by Raymond Smart

David Gibb, M.A., B.Sc., Reader in Mathematics and a member of the Senatus of the University of Edinburgh, died suddenly at his home on March 28th, 1946. Former students of his, visiting their teacher and friend during occasional leave from the armed Forces and after an absence of two or three years from Edinburgh, had observed that the heavy increase of responsibilities and actual physical exertion caused by the War were imposing a strain. Yet he seemed to have made a good recovery from the serious illness that had attacked him in the late autumn of 1942, so that his death came as a grievous shock to his colleagues and his closer acquaintances.

Gibb was elected to our Society in 1910, becoming at the same time a member of the Library Committee. In that capacity and later as Librarian he gave devoted service for twenty-six years, and was also President of the Society during the session 1920-21. He was a graduate of Edinburgh University, which he entered in 1900, and was also a postgraduate scholar, his subject of research being the motion of the satellite of Neptune. After a few years of school-teaching experience, he was appointed in 1909, on the nomination of Professor George Chrystal, to a lectureship in mathematics at the University, and during Chrystal's last illness and for some time after his death Gibb had the chief responsibility. He was thus one of the two lecturers on the staff when E T Whittaker came to the Chair of Mathematics in January 1912, and Sir Edmund has on many occasions given testimony to his own "debt beyond expression" for an unswerving loyalty and service extending over thirty-four years.

In the first World War Gibb was in the Ballistics Department of the Ordnance Committee at the Royal Arsenal, Woolwich, engaged in computing range tables for guns in the Navy and in the Army. One has heard that the high-angle tables required for firing over Gallipoli Peninsula from the Aegean Sea to the Narrows were in part computed by him.

In his earlier years as a lecturer Gibb continued to take an active interest in research. This is attested by published papers on the hypergeometric function, by extensive but unpublished work on Fourier analysis of pulsations from variable stars and, in quite another field, on the theory of Pfaffians, while his interest in computational and statistical mathematics is evidenced by a tract, "Interpolation and Numerical Integration," No. 2 of the Edinburgh Mathematical Tracts, 1915. However, his main task as a mathematician was destined to be in the shaping of the future generation, in lecturing, examining and administration; and fortunate indeed was the University of Edinburgh in that David Gibb devoted the energies of his life to its large mathematical classes. He gave his due share of lecturing to the advanced and intermediate grades, but most of his activity was devoted to first-year elementary classes, the members of which possessed no outstanding aptitude for mathematics. In this connexion Gibb's teaching experience, his knowledge of the background and the conditions of the Scottish educational system, his sympathetic understanding of the difficulties of students in these classes and later, his further experience as an inspector of mathematics in schools, all stood him in good stead.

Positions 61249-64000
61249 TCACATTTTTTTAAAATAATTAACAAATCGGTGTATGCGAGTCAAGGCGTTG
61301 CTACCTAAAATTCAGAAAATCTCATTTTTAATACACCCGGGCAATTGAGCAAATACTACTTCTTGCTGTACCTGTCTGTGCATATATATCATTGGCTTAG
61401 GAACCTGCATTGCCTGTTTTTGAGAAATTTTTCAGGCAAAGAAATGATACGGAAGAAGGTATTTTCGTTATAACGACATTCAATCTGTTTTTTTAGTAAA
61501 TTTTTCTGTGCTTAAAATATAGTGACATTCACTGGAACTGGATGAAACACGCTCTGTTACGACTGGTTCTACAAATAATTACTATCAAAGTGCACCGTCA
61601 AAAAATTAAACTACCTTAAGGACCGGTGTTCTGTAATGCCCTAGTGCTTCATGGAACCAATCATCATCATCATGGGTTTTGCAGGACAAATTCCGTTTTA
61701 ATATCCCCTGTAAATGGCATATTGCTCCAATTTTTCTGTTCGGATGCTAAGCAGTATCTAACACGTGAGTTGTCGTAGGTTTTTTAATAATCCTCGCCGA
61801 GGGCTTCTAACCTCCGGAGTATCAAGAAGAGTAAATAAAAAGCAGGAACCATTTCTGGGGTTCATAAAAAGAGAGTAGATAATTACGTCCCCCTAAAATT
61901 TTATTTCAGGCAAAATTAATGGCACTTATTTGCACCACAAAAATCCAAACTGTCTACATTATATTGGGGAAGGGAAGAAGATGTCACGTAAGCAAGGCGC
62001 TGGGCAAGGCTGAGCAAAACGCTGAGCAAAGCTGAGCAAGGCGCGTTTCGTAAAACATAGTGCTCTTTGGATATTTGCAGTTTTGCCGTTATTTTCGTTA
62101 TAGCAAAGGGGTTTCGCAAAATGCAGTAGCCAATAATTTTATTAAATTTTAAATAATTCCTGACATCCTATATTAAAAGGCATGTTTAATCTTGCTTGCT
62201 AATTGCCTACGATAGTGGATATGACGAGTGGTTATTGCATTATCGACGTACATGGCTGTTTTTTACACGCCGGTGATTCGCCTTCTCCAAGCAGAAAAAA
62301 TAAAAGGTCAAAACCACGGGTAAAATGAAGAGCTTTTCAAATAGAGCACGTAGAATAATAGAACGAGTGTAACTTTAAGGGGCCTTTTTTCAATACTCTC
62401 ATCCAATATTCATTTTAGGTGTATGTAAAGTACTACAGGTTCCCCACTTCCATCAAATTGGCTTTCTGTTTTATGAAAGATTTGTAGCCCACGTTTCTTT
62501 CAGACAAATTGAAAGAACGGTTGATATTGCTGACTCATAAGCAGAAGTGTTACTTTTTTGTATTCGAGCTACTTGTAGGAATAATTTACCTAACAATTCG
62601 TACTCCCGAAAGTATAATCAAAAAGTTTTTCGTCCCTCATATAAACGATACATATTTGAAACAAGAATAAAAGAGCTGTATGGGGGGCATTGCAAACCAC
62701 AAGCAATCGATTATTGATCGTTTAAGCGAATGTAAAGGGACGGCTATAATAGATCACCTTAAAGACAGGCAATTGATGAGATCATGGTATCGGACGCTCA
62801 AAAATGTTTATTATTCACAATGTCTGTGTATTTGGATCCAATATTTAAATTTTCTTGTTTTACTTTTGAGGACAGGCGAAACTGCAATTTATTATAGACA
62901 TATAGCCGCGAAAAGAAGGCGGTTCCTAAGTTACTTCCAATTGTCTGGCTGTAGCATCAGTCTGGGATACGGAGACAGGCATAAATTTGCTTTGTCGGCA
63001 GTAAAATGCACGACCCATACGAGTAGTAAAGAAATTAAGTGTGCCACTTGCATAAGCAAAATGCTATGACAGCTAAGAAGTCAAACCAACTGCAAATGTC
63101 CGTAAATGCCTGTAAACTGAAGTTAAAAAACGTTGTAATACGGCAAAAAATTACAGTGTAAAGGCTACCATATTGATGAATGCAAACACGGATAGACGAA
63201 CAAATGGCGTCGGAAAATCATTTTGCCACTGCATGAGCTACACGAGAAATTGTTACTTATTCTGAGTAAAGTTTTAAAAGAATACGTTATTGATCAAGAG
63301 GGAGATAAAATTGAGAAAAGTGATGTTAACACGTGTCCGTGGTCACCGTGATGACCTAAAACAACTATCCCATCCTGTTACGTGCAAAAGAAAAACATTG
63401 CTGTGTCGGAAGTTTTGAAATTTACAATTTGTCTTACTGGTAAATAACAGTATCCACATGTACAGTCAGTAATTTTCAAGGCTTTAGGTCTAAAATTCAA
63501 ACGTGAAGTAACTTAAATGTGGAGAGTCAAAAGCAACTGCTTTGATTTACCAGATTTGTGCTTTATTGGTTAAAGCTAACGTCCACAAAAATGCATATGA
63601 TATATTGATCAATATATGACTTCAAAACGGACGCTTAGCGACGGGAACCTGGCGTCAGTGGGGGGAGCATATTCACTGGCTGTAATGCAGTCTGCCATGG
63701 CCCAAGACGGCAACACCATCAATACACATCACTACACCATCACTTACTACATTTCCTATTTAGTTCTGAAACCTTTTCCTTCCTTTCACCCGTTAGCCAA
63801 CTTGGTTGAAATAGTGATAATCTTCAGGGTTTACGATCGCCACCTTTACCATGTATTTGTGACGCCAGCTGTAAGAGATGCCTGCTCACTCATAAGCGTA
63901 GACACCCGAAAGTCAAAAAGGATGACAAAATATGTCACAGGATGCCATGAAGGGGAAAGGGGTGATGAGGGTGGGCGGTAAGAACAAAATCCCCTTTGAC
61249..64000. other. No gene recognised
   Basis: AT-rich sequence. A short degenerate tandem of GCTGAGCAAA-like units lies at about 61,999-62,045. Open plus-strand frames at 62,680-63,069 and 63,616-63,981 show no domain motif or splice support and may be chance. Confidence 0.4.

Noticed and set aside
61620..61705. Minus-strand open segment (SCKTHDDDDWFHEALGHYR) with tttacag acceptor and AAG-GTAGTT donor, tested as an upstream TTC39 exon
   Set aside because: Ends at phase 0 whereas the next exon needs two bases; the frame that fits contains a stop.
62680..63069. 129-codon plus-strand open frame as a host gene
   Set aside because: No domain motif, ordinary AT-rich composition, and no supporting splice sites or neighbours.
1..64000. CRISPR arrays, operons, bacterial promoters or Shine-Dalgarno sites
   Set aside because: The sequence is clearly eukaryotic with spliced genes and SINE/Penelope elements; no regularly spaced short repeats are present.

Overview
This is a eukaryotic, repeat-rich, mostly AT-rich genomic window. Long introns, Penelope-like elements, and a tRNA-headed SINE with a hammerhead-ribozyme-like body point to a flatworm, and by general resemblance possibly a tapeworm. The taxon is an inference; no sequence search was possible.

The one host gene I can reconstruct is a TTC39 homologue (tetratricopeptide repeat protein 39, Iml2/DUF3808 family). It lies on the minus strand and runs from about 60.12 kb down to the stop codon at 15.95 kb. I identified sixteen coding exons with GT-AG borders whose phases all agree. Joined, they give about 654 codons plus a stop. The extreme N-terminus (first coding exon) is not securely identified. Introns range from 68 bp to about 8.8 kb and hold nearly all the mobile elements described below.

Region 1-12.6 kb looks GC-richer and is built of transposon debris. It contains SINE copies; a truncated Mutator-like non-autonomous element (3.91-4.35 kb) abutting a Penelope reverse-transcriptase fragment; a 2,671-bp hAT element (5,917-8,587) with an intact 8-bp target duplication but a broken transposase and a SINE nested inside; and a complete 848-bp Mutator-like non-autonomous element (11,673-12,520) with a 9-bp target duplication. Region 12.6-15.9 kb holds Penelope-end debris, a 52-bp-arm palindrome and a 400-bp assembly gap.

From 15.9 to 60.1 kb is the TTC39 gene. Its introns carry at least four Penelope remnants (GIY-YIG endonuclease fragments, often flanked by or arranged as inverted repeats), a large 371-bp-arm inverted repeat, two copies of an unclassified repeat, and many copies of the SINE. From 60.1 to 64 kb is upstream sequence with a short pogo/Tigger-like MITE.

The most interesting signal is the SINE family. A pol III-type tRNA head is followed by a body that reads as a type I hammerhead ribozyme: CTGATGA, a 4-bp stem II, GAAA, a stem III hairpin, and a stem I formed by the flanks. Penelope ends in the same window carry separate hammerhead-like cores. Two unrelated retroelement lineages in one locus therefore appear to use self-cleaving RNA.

As an examiner he was particularly expert. He examined regularly for the Preliminary examinations and the Entrance Bursaries. He was also for many years an examiner for The Faculty of Actuaries, and was highly valued by the Faculty and by the University as a liaison officer between them. It would be impossible to imagine anyone more painstaking in the scrutiny and verification of first drafts of examination questions, not only his own but those of everyone else on the staff. Such unobtrusive, self-denying and efficient work must have occupied many thousands of hours.

As Director of Studies and adviser to students Gibb was at his best. His knowledge of the University Calendar, of time-tables, of the ins and outs of rules and regulations, and the intricate connections, and possible collisions between them, was proverbial among his colleagues. Also, being himself an Edinburgh student, he could, draw on his own experience. These qualities, added to a rigorous and tireless conscientiousness, made him an ideal adviser. Constantly one could observe to what endless trouble he would go to map out the best course for any student, with what unsparing exertions he would try to alleviate the pressure of any conflict of regulations. Doubtless it is true that some students felt at first that Gibb's recommendations left them less latitude than they might have wished; few could persist in this impression for long. Certainly none was ever left in any doubt as to what the advice actually was; it was given in the forthright voice and manner of the kingdom of Fife, of which Gibb was a loyal and worthy son. Students have invariably recalled, however, that their first feelings of awe and fear changed, with time and deeper knowledge, to respect and affection. It is difficult to put into words that combination of severity and sympathy that enabled Gibb, from a serious experience of life, to give counsel or unobtrusive help to his colleagues. They for their part accorded to him, instinctively, a patria potestas. He is remembered as a notable teacher of mathematics in Scotland, but even more as a man of complete and uncompromising integrity, of unstinted devotion to service, grave and severe when necessary but also full of human sympathy and, on occasion, humour. These elements were mingled in him. His death has brought a very great loss to our Society.

This obituary appeared in the Edinburgh Mathematical Notes.